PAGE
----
What Does Sexual Dysfunction Mean
When we talk about sexual dysfunction, it does not refer to one particular thing. In fact, there are a number of different sexual dysfunctions for both men and women. We can find these outlined in the authoritative DSM5, the Diagnostic and Statistical Manual of Mental Disorders (5th edition), produced by the American Psychiatric Association, and trusted around the world.
Within the DSM5, it is split into the male and female disorders:
Male Sexual Dysfunction
- Erectile disorder
- This dysfunction is characterised by the inability to maintain an erection long enough to have intercourse.
- Male hypoactive sexual desire disorder
- Where a man has no desire for sex, no thoughts of a sexual nature, etc.
- Premature (early ejaculation)
- When ejaculation comes before or very quickly after penetration.
- Delayed ejaculation
- The opposite of premature ejaculation; when it takes a prolonged amount of time to ejaculate.
Female Sexual Dysfunction
- Female sexual interest/arousal disorder
- Where a woman cannot reach sexual arousal, or cannot stay aroused long enough during sexual activity.
- Female orgasmic disorder
- The inability or extreme difficulty to reach orgasm, via intercourse or other means.
- Genito-pelvic pain/penetration disorder
- Pain in the vagina or adjacent areas, typified by tightening of the muscles to the point where penetration is very uncomfortable, painful, or, in some cases, unattainable.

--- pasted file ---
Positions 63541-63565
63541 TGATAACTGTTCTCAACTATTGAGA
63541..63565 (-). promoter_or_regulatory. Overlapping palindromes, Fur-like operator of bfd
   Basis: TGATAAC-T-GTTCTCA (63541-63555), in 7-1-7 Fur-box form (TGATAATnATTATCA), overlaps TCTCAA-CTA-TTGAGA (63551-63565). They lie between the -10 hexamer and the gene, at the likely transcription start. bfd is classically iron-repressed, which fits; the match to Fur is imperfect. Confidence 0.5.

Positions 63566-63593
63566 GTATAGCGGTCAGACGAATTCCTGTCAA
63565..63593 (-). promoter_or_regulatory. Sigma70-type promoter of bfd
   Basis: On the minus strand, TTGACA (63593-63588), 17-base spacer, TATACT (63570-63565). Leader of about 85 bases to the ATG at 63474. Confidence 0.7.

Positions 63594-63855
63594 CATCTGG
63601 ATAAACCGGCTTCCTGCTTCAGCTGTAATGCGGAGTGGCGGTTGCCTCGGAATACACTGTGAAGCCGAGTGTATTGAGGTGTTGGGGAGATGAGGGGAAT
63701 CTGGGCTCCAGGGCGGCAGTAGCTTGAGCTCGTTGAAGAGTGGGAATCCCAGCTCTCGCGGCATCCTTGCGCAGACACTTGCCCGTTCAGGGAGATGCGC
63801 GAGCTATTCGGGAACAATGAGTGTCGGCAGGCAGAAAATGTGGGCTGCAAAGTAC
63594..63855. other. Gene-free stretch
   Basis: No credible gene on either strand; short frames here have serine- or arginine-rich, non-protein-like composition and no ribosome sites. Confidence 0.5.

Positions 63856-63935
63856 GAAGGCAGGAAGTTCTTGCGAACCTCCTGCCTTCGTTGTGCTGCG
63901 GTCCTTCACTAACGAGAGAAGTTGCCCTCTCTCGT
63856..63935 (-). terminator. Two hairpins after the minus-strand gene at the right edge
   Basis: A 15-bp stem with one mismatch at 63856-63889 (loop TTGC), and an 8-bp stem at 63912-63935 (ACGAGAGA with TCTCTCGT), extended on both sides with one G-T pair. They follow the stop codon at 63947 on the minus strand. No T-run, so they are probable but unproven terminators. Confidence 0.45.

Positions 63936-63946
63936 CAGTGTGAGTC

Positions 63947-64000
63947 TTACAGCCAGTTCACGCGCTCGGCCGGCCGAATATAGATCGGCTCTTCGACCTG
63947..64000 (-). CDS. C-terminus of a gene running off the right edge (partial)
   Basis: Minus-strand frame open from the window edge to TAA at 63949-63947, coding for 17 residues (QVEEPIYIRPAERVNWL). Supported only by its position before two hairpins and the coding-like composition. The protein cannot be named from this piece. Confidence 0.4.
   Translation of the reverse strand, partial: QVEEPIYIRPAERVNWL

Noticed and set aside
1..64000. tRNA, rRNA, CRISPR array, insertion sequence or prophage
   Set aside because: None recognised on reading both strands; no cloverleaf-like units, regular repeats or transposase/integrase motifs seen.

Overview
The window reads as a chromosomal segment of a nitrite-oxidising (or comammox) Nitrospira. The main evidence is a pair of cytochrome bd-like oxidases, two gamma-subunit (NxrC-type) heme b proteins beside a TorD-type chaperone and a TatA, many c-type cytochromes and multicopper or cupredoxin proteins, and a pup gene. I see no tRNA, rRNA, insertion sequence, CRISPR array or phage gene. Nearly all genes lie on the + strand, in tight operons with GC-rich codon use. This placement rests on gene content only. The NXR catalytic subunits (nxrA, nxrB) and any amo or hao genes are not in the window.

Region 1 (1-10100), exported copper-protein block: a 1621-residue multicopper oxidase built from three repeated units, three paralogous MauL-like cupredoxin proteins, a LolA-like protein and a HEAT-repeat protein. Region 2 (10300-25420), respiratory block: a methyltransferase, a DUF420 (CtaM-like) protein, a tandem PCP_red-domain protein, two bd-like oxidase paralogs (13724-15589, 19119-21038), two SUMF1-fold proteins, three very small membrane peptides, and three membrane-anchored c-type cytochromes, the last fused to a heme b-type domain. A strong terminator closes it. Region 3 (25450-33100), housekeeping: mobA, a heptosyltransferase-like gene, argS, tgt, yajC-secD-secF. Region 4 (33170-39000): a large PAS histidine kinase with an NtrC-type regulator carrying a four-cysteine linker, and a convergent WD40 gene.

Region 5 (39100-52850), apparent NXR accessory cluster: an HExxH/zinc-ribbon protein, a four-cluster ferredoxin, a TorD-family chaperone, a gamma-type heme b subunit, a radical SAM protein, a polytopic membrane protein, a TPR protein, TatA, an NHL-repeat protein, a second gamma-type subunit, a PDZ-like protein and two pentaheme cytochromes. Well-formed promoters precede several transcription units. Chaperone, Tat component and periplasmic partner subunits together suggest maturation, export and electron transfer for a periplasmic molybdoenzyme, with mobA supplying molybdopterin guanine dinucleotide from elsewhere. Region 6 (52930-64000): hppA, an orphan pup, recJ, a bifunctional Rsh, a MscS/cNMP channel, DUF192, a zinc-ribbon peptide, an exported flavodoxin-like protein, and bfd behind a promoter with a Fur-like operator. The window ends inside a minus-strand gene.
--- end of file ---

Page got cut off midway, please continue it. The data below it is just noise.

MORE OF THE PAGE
Shared male/female dysfunctions
- Substance/medication-induced sexual dysfunction
- When a man or woman’s sexual disorder has arisen out of the use of a particular substance or medicine.
- Sexual dysfunction NOS (Not Otherwise Specified)
- Any other atypical sexual response not covered.
To be classified as one of these disorders, the behaviour needs to appear 75-100% of the time, and it must have been happening for six months or more. However, this is just a psychiatric diagnosis – there are many people that it is happening to slightly less often, and perhaps for a shorter period that are still concerned about what it means for their love lives.
As you can see, there is quite a range of sexual dysfunctions. It is believed that the most commonly occurring sexual dysfunction is the erectile disorder, followed by premature ejaculation, however, there can be early ejaculation consultation. If you or your partner have been struggling with any one of these issues, then it’s time to do something about it. Whether the issue stems from a physical, psychological, or medication-related problem, it’s not something that you should just have to put up with.
If you would like to learn more about sexual dysfunction and its causes or would like a free, confidential consultation with AMI doctors, then get on the phone to us on 1800 10 10 90.